Revisiting Your Florida Estate Planning After Divorce

In the midst of a divorce, often the last thing separated spouses want to do is meet with yet another lawyer. They still should – an estate planning attorney, to be exact.

Your divorce attorney helps you map out a division of assets, parenting time and allocation of shared debts. Divorce inevitably alters your personal and financial landscape, which means you must revisit your estate plan. Failure to take this important step can lead to bitter and unnecessary conflict or outcomes you would rather avoid. Plus, divorce proceedings can take months if not years. You will want clear designations of health care proxies, durable powers of attorney and beneficiaries if something happens to you in the meantime.

Divorce has a direct impact on two major estate planning fronts:

  • Who should be allowed to handle your affairs/ those of your estate if you are incapacitated or die?
  • Who should inherit assets of your estate?

An estate planning lawyer in Lake Mary will help you revise existing documents (wills, irrevocable and revocable trusts, medical directive, etc.) and help ensure your new wishes are carried out.

Often, newly-single people find they must scrap their previous estate plan entirely. Post-separation, few people want their ex controlling their financial assets or making critical health care decisions on their behalf. But that could very well happen if you don’t invest in some estate planning.

We can help sort through intestate and non-testementary asset transfers. Not all beneficiary designations can be altered without both parties’ consent, but it’s worth exploring. If your will isn’t updated and you die during pendency of a divorce – no matter how acrimonious – your estranged spouse will automatically be entitled to 100 percent of your assets (if you have no children) or half the estate plus the first $20,000 (if you have children together). This outcome is undesirable for a lot of folks, but is usually remedied with a will. Division of marital assets is part of the divorce process, and once it’s finished, former spouses usually have no valid claim on their ex’s estate (per F.S. 732.507). However, if you don’t also update your will and revocable living trust, your ex may still have legal standing on which to assert rights to your estate.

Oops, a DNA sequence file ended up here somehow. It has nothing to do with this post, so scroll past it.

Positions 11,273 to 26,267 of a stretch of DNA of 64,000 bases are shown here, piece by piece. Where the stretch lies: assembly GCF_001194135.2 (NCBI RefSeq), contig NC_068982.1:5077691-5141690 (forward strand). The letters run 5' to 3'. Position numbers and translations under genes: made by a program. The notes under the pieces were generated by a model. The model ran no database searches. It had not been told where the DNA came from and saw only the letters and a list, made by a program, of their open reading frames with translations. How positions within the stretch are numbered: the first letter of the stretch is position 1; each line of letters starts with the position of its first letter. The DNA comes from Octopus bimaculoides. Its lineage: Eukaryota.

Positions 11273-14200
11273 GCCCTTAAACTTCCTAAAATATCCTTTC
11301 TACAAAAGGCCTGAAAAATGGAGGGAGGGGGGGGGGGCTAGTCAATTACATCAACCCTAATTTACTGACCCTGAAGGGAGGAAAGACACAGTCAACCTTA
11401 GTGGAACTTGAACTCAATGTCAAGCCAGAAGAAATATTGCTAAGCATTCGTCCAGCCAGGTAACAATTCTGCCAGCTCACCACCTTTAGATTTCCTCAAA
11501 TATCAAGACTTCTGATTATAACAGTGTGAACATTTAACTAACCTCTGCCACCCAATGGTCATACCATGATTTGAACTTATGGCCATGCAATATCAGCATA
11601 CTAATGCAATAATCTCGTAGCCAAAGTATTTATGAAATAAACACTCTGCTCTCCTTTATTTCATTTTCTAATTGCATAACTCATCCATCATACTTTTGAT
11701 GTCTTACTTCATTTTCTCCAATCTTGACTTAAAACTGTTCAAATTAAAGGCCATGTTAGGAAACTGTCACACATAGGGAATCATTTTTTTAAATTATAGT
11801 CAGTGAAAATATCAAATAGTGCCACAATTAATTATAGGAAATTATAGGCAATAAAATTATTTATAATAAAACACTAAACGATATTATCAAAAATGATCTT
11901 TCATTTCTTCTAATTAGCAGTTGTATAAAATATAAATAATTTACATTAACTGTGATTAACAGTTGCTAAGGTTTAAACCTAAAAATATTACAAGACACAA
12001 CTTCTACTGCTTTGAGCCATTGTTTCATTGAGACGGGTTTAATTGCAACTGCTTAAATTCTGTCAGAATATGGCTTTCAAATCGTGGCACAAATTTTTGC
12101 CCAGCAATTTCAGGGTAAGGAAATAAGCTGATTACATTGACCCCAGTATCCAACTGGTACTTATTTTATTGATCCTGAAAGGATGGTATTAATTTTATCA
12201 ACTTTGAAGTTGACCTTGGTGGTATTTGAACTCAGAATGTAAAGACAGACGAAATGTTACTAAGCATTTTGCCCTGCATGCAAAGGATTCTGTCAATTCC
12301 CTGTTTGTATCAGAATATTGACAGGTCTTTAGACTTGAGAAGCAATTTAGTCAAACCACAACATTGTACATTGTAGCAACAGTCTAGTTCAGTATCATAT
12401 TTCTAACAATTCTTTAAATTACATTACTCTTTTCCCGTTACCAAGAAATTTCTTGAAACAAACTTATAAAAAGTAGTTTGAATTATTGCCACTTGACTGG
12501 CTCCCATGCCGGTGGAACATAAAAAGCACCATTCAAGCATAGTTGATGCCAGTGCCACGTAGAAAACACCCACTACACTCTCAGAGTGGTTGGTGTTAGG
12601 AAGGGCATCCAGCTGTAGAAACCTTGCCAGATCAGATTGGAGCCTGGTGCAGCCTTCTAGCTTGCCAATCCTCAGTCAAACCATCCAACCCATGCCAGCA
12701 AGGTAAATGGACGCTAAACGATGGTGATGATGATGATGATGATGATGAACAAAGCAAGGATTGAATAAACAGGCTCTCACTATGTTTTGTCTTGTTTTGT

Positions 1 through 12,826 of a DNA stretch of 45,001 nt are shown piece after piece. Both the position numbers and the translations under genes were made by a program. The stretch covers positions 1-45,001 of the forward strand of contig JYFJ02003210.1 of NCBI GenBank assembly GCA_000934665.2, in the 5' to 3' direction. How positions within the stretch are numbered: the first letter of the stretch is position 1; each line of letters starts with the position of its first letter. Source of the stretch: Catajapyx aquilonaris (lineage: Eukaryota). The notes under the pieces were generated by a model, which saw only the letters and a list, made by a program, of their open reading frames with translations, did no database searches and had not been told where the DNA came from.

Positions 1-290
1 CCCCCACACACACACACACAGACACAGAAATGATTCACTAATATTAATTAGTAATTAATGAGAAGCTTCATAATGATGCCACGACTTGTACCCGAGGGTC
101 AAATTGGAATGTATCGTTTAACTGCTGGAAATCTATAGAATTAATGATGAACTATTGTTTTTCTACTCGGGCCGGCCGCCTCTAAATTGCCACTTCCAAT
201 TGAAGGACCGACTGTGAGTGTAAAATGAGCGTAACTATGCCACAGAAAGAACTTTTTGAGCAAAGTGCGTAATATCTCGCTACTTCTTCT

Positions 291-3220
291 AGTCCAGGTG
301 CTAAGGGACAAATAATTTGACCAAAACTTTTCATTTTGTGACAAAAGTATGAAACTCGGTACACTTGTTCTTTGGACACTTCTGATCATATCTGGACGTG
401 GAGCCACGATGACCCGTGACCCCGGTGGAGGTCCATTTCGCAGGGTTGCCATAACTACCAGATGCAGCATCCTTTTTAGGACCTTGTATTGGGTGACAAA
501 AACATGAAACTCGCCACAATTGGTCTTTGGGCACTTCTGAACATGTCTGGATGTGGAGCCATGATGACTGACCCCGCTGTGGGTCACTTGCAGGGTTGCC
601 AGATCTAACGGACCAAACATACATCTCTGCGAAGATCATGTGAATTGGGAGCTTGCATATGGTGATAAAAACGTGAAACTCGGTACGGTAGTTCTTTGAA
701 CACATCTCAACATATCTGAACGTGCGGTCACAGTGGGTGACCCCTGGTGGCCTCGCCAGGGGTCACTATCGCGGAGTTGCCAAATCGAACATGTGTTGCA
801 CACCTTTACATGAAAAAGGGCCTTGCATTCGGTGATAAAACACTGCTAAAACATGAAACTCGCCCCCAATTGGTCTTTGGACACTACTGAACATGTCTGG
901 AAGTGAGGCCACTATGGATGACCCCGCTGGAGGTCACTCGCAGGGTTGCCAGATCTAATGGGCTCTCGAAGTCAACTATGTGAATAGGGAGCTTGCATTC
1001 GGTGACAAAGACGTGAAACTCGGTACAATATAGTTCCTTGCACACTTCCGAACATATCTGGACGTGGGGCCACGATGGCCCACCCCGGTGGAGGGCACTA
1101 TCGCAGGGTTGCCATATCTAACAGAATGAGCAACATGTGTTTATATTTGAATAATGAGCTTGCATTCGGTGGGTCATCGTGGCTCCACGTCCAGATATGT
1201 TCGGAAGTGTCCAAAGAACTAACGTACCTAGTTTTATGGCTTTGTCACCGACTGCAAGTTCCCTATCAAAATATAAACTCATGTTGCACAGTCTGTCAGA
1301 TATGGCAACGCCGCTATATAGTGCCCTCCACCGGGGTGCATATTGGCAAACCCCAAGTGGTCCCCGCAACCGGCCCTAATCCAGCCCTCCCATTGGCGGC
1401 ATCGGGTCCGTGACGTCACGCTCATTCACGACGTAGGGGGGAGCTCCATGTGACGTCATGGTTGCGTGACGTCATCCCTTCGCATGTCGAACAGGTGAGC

Other account entitlements that may be automatically nullified in a divorce:

  • Life insurance;
  • Employee benefit plans;
  • Individual retirement accounts;
  • Payable-on-death accounts.

There are some exceptions, though. An estate planning lawyer to at least review and advise you of where these matters stand and what you can expect.

Revisiting these plans is also important to establish guardianship and trusts for children. Of course, it’s impossible to deny a natural or legally adoptive parent’s custody rights through estate planning. However, naming a successor guardian is a good idea just in case something happens to both of you, your ex is unable to fulfill their role or parental rights are revoked due to abuse or trouble with the law.

Finally, sometimes divorce means one spouse inherits wealth they have little experience managing. It’s not uncommon in many relationships for one spouse to primarily handle all the finances. Having an estate planning attorney help you organize your assets and establish smart guidelines is key to long-term financial health.

Contact the Central Florida estate planning attorneys at The Chidolue Law Firm, serving Orlando and Lake Mary, by calling (407) 995-6567 or email us.

Additional Resources:

Step Two in Any Divorce Proceeding: See an Estate Planning Attorney, October 1998, The Florida Bar Journal

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